Council 93 Human Services Workers in MA Rewarded for Their 'Courage and Dedication' During COVID-19 Crisis

AFSCME members working on the front lines of the Covid-19 Pandemic will now receive some well-deserved financial recognition, thanks to an agreement reached this evening between AFSCME Council 93 and the Commonwealth of Massachusetts.

Members working in state human services facilities and group homes will receive temporary pay increases of $5.00 or $10.00 per hour, as they continue to put themselves and their families at risk by delivering essential public services to the most vulnerable members of our society.

"We're pleased to deliver this hard-earned pay increase for our members," said Council 93 Executive Director Mark Bernard. "The agreement we signed with the state calls these increases 'pay incentives,' but we view them primarily as well-deserved recognition for the courage and dedication AFSCME human services professionals are exhibiting on the job every single day and night."

Under the agreement, workers holding licenses related to their occupation will receive the $10.00 increase. All other workers will receive the $5.00 bump in pay. The increases are in effect immediately and will remain in effect until "The Executive Office of Health and Human Services (EOHHS) determines that the COVID-19 Crisis has abated." However, the increases will remain in effect until at least May 30, 2020, regardless of any determination by EOHHS. Approximately 6,500 AFSCME members will receive the increases.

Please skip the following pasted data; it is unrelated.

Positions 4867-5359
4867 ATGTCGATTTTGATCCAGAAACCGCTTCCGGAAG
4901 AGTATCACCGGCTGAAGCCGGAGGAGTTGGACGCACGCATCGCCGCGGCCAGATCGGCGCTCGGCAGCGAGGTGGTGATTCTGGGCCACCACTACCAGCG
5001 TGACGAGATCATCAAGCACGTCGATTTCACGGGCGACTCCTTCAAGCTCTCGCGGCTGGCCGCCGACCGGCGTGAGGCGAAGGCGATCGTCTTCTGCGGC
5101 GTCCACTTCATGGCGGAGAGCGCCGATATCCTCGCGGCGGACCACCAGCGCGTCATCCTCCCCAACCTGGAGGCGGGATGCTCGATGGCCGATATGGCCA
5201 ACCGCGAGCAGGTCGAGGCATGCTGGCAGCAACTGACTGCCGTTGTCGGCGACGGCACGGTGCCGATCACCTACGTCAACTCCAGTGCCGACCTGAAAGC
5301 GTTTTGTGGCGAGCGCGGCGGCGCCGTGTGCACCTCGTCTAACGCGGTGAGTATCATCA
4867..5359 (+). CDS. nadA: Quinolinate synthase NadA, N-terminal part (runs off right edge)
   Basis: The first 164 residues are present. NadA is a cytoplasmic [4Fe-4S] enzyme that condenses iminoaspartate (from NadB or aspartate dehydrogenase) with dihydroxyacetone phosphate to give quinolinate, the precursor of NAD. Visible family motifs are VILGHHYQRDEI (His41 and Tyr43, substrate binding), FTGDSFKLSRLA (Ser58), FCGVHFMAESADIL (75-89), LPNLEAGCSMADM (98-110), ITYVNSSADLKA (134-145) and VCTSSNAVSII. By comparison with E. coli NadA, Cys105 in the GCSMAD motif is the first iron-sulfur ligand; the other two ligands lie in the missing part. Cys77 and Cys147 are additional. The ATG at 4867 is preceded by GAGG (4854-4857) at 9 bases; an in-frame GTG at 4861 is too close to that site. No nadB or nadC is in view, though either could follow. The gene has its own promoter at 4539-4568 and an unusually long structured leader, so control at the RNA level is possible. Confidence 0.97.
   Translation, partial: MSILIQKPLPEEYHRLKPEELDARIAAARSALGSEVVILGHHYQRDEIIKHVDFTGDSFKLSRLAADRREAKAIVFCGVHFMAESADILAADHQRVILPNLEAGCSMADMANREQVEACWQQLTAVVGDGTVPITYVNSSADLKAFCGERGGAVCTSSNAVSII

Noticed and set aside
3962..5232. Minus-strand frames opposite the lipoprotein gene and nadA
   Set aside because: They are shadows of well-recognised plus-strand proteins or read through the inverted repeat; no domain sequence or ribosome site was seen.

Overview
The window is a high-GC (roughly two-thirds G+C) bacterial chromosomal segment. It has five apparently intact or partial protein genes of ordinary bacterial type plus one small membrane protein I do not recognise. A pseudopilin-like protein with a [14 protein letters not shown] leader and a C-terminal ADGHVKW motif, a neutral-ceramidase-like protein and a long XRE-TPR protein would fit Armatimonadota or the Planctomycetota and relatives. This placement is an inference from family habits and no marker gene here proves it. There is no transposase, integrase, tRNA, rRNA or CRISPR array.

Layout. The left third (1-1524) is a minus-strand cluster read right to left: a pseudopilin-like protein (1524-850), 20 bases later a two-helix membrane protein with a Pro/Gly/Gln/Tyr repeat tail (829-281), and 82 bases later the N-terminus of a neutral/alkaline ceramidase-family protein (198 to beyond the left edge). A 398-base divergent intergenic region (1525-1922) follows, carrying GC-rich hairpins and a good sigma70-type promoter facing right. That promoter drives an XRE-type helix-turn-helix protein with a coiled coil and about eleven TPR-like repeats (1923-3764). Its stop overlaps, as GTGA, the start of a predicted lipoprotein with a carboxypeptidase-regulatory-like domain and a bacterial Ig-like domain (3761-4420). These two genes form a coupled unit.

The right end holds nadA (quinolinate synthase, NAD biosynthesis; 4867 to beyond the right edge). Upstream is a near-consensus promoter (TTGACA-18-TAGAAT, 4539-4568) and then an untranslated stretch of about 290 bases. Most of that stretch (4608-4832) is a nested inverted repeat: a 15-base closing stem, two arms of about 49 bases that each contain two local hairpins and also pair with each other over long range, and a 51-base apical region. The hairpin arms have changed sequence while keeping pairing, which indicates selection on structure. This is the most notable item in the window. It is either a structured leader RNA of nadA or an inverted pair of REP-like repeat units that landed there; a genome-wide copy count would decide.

The agreement also provides additional recognition to workers who have not missed a "shift or regular workday" since the March state of emergency declaration by Massachusetts Governor Charlie Baker. These workers will also receive a one-time $500. bonus in addition to the hourly-pay increases.

Bernard noted that despite the fact that AFSCME members are working in high risk environments, employee absenteeism numbers among AFSCME members overall have been extremely low during the crisis, according to reports the union has received from local union leaders working at human services facilities. With visits from the public suspended indefinitely, patients in public health and mental health hospitals; residents in developmental disability group homes and facilities; as well as juveniles in the custody of the Department of Youth Services; have become even more reliant on the AFSCME members who care for them. "Our members know that they are needed now, perhaps more than ever," Bernard said. "And, they have really stepped up during the crisis. They have been wherever they are needed, whenever they are needed. We are grateful to the Baker Administration for acknowledging their contributions."

Bernard added that he viewed tonight's agreement as a "good start," noting that AFSCME Council 93 will continue ongoing efforts to increase compensation of members who are needed at work during the crisis, and extend pay increase benefits to additional members beyond those included in tonight's agreement. Bernard said AFSCME will also be working to have the increases paid retroactively to the start of the state of emergency in March.